Royal Navy decommissions Trafalgar submarine HMS Turbulent
A decommissioning ceremony has been held for a Plymouth-based submarine.
The service marked the end of the Royal Navy's Trafalgar Class submarine HMS Turbulent's service after nearly 30 years.
The Tomahawk-equipped submarine returned to its Devonport base in December after a 284-day deployment - 190 of which were spent submerged.
During the deployment HMS Turbulent fired its missiles to provide cover during Nato operations in Libya.
The Royal Navy said the submarine - the second oldest of its class - had had a distinguished service, but had come to the end of its natural operational life.
Since being commissioned in 1984, HMS Turbulent has been deployed on patrols in the North Atlantic, the Far East and the Adriatic, where she saw service during the Balkans conflict.
Guest of honour at the decommissioning ceremony on Saturday was HMS Turbulent's first commanding officer, Capt Tim Lightoller (retired) - whose grandfather Charles Lightoller was the most senior officer to survive the sinking of the Titantic after it hit an iceberg 100 years ago on its maiden voyage from Southampton to New York.
Charles Lightoller later joined the Royal Navy and was decorated for his service in World War I and was part of the armada of small boats that evacuated solders from Dunkirk during World War II.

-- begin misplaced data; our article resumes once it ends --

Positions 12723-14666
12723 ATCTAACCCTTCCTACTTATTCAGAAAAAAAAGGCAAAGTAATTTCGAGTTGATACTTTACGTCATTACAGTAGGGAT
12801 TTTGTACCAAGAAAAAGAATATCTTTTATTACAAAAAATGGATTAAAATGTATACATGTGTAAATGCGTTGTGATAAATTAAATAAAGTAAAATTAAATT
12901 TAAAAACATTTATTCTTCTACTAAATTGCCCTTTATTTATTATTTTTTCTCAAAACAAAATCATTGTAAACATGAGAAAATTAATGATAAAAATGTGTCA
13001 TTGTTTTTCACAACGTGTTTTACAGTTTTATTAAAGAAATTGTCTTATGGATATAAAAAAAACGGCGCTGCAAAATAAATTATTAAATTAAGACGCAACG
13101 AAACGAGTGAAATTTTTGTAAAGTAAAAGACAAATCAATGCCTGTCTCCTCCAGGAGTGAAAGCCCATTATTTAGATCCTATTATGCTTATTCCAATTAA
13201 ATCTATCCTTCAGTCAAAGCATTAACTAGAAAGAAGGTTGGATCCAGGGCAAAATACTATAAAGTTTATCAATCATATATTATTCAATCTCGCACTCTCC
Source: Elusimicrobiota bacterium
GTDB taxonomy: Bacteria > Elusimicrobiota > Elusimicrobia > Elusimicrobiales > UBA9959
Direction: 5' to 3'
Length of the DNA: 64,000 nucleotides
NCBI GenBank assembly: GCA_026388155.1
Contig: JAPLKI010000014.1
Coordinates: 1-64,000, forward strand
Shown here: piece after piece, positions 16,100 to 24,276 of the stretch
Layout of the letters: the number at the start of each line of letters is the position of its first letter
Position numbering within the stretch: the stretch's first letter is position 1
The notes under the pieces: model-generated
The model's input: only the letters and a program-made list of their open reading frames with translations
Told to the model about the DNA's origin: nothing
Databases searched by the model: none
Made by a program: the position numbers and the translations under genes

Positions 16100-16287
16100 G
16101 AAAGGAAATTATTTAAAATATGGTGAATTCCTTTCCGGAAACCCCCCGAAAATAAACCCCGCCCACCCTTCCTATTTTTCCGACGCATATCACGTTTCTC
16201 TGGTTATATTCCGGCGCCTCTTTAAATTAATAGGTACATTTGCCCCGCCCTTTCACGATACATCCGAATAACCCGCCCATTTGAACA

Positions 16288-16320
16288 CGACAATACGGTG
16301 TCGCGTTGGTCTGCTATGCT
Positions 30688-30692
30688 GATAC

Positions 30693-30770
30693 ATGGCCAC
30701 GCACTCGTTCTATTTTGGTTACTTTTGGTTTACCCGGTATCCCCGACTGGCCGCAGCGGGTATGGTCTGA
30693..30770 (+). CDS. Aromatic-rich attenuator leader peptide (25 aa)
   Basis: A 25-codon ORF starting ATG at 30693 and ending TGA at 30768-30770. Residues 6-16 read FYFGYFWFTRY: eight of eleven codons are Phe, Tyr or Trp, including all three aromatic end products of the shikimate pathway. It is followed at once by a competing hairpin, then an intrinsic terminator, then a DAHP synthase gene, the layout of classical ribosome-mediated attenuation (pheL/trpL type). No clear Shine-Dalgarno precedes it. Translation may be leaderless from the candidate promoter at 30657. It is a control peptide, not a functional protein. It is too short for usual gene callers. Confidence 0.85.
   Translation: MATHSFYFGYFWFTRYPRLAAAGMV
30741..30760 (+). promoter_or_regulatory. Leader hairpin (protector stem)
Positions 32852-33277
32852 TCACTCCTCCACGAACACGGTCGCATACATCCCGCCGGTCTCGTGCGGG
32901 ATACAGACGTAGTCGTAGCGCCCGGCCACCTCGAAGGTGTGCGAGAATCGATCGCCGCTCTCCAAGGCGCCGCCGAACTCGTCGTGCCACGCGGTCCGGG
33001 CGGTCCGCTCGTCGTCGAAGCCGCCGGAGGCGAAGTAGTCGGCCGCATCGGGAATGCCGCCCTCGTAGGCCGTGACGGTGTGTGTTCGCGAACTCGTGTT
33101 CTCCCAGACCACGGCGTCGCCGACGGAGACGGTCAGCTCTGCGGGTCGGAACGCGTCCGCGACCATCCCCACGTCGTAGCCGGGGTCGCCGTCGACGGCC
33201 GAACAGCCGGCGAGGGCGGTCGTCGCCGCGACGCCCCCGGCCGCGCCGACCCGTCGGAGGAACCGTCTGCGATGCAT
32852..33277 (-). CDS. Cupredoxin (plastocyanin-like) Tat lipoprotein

Other guests at the decommissioning ceremony included a total of 12 previous commanding officers, sponsor Lady Cassidi and family and friends of the submarine and crew over the years.
Capt Lightoller said it had been a day of "mixed emotions" for him.
"I must admit to being emotional at seeing the end of HMS Turbulent's service today," he said.
"I was in charge of the boat for its first three years' of life and was at the launch with Lady Cassidi and got it through trials and testing and into operational service.
"It was then the Cold War and our prime role was monitoring Soviet submarine operations and working under the ice in the north Atlantic."
HMS Turbulent's current commanding officer, Cdr Nicholas Wheeler, said the service had been an opportunity to offer his and the Royal Navy's gratitude for the hard work the submarine's crews had provided over its service.